The Cost of Inactivity: Wellness Programs and Data Analytics (Part 3 of 4)

wellness analytics

The management of workforce health can be a costly cascade for organizations. The costs of doing nothing can far outweigh investments in health and wellness programing.

Employers continue to adopt wellness programs—either standalone or as part of a health insurance discount—to encourage employee wellness and lower plan costs.

Simple wellness actions can prove almost as effective as large-scale wellness efforts. At one company, data analysts discovered that employees used a low volume of preventive care services, a high volume of emergency room services and the ER to treat chronic conditions.

The corrective action was helping that company establish a simple wellness program, administered by a third-party manager to keep individual health information private. Employees were offered discounts on health insurance premiums if they:

  • Established a relationship with a primary care physician;
  • Received all preventive services appropriate for their age groups and medical conditions.

Preventive services can help identify developing or worsening conditions before they get out of control. Regular doctor visits can yield both large and almost imperceptible changes, like recalibrating an insulin machine. These simple actions can remove old barriers to ensure that healthcare professionals treat their patients holistically.

Integration Yields Tangible Cost Benefits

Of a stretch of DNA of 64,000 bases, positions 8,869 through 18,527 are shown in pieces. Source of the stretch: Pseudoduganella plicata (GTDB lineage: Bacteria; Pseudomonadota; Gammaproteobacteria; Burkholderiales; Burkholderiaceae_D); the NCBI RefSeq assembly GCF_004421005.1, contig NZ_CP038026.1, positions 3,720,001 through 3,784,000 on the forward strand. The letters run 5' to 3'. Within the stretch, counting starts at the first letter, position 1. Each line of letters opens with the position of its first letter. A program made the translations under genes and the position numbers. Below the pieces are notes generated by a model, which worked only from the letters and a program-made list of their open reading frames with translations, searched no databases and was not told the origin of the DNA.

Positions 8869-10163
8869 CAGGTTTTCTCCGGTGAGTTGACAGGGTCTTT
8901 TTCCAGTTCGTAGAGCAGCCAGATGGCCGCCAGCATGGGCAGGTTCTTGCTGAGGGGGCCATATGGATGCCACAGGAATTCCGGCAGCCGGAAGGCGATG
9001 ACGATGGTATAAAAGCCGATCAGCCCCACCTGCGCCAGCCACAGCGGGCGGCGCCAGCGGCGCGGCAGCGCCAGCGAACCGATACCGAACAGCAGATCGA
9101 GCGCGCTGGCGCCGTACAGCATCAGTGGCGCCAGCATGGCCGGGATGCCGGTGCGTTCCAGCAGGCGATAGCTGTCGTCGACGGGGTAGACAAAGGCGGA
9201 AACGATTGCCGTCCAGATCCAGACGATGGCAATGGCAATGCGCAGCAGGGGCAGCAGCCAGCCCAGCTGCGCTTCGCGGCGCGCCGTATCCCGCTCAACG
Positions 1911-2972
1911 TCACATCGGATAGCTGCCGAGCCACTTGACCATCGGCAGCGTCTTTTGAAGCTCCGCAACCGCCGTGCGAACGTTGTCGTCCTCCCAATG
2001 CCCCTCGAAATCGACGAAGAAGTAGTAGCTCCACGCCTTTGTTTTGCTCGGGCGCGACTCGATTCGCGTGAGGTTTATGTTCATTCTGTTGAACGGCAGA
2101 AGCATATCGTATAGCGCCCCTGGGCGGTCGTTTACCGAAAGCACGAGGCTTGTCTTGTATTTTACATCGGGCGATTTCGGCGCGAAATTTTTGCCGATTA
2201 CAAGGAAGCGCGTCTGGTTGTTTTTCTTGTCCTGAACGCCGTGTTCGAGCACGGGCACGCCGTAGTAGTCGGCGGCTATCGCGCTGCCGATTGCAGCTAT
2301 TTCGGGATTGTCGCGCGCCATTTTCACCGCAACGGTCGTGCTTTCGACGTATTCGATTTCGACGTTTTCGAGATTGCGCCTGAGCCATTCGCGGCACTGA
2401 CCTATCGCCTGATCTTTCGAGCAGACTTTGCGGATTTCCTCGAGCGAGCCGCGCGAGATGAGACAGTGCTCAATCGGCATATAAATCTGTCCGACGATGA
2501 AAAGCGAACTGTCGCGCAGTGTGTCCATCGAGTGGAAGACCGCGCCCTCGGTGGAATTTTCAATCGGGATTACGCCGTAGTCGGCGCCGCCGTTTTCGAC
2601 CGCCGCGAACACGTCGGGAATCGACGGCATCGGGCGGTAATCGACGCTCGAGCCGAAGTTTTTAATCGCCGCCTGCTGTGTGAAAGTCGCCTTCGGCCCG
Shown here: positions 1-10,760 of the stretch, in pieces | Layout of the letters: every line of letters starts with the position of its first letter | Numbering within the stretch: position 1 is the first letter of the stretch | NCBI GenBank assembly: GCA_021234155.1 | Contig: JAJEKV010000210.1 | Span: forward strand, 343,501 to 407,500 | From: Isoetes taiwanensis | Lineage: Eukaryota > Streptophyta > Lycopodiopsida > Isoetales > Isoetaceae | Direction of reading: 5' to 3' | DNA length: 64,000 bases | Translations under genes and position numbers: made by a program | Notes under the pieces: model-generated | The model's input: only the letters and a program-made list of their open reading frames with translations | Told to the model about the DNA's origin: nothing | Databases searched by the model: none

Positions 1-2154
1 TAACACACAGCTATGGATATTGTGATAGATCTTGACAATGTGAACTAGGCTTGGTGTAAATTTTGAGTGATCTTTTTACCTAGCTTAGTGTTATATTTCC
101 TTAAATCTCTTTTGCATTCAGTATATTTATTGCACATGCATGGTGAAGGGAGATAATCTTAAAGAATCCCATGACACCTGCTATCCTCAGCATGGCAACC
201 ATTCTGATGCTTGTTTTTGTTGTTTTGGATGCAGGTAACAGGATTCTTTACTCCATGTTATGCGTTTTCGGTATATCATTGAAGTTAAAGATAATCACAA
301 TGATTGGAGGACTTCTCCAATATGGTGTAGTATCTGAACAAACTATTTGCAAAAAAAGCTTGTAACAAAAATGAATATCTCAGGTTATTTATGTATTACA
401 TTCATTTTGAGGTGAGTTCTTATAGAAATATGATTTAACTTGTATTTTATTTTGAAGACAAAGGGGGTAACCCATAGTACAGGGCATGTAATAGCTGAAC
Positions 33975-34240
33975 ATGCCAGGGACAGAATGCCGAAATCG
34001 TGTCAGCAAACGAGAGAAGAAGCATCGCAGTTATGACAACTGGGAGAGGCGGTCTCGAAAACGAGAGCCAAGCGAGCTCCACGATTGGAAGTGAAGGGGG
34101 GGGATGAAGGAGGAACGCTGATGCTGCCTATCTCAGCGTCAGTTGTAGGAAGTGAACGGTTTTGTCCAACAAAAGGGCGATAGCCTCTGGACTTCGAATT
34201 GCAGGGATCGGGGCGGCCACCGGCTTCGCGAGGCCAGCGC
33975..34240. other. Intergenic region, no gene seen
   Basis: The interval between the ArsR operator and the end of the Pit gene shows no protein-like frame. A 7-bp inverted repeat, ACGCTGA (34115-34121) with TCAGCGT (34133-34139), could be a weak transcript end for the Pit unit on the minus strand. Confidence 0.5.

Another employer incorporated wellness into a larger health benefit renovation. This employer was heading in the wrong direction, as analyzed claims data showed an increase in ER visits and inpatient costs, while use of preventive services was down.

The solution was to develop a three-year integrated solution:

  • A program that offered employees required minimum essential coverage mandated by law
  • Health advocacy program that encouraged employees to use their benefits wisely
  • Wellness activities, including branding and a committee to monitor results
  • A communication campaign to let employees know about their new benefits

Doing nothing is an expensive option

Another employer incorporated wellness into a larger health benefit renovation. This employer was heading in the wrong direction, as analyzed claims data showed an increase in ER visits and inpatient costs, while use of preventive services was down.

The company did offer biometric screening, but only 34% participated in this. The results: a $1.3 million increase in its health benefit costs.

Clearly, identifying the problem and attacking it with an integrated, holistic approach is preferable to doing nothing.

Read the full report HERE

This is part 3 of a 4 part series containing excerpts from the Oswald and Assurex Global data analytics whitepaper, Health Plan Secret Weapon: Integrated Data Analytics – Making Sense of Data to Make More Informed Benefit Plan Decisions. View Part 1 here: How Analytics Helps Make Sense of Health Plan Components and Part 2 here: The Human Touch: Using Analytics to Integrate Solutions And Findings.


About Denise Mirtich:

Denise Mirtich is the Data Analytics Leader and Co-Chair, Women’s Leadership Council, for Oswald Companies. She empowers clients by using Oswald’s advanced information management systems and technological innovations to enhance the client experience by providing high-value deliverables and data-driven guidance in an easy-to-digest format.

Learn more about osWell Health Management and view the recap Innovations Driving Wellness: Highlights From The 2015 osWell Health Management Conference